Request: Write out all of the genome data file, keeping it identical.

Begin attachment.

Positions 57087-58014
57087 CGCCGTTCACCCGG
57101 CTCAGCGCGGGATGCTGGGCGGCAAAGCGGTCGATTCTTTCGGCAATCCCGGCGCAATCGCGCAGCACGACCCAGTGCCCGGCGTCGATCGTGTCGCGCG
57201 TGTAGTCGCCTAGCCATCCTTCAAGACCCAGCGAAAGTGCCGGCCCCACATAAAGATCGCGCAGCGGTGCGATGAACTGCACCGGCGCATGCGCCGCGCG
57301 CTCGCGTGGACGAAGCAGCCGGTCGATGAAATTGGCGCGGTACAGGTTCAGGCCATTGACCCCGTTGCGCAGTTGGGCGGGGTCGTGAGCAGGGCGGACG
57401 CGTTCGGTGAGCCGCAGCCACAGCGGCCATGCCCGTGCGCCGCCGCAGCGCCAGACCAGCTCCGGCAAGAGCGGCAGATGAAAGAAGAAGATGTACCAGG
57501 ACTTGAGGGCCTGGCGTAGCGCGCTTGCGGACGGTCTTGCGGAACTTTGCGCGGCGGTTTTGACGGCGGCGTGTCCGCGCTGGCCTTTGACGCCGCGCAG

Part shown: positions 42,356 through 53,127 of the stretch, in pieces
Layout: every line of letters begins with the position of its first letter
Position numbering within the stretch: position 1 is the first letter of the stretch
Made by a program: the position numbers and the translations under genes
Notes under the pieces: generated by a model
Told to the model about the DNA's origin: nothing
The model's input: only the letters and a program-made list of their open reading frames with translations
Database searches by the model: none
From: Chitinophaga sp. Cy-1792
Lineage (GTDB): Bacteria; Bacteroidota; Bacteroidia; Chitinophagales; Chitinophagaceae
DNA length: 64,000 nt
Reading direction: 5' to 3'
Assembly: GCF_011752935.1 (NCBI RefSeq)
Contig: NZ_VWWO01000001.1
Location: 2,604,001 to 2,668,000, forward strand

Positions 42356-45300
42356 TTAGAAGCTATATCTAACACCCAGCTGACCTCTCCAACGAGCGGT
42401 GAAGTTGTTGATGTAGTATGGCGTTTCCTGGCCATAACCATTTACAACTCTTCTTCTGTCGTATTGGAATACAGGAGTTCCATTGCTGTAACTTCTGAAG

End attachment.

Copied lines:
Positions 57087-58014
57087 CGCCGTTCACCCGG
57101 CTCAGCGCGGGATGCTGGGCGGCAAAGCGGTCGATTCTTTCGGCAATCCCGGCGCAATCGCGCAGCACGACCCAGTGCCCGGCGTCGATCGTGTCGCGCG
57201 TGTAGTCGCCTAGCCATCCTTCAAGACCCAGCGAAAGTGCCGGCCCCACATAAAGATCGCGCAGCGGTGCGATGAACTGCACCGGCGCATGCGCCGCGCG
57301 CTCGCGTGGACGAAGCAGCCGGTCGATGAAATTGGCGCGGTACAGGTTCAGGCCATTGACCCCGTTGCGCAGTTGGGCGGGGTCGTGAGCAGGGCGGACG
57401 CGTTCGGTGAGCCGCAGCCACAGCGGCCATGCCCGTGCGCCGCCGCAGCGCCAGACCAGCTCCGGCAAGAGCGGCAGATGAAAGAAGAAGATGTACCAGG
57501 ACTTGAGGGCCTGGCGTAGCGCGCTTGCGGACGGTCTTGCGGAACTTTGCGCGGCGGTTTTGACGGCGGCGTGTCCGCGCTGGCCTTTGACGCCGCGCAG

Part shown: positions 42,356 through 53,127 of the stretch, in pieces
Layout: every line of letters begins with the position of its first letter
Position numbering within the stretch: position 1 is the first letter of the stretch
Made by a program: the position numbers and the translations under genes
Notes under the pieces: generated by a model
Told to the model about the DNA's origin: nothing
The model's input: only the letters and a program-made list of their open reading frames with translations
Database searches by the model: none
From: Chitinophaga sp. Cy-1792
Lineage (GTDB): Bacteria; Bacteroidota; Bacteroidia; Chitinophagales; Chitinophagaceae
DNA length: 64,000 nt
Reading direction: 5' to 3'
Assembly: GCF_011752935.1 (NCBI RefSeq)
Contig: NZ_VWWO01000001.1
Location: 2,604,001 to 2,668,000, forward strand

Positions 42356-45300
42356 TTAGAAGCTATATCTAACACCCAGCTGACCTCTCCAACGAGCGGT
42401 GAAGTTGTTGATGTAGTATGGCGTTTCCTGGCCATAACCATTTACAACTCTTCTTCTGTCGTATTGGAATACAGGAGTTCCATTGCTGTAACTTCTGAAG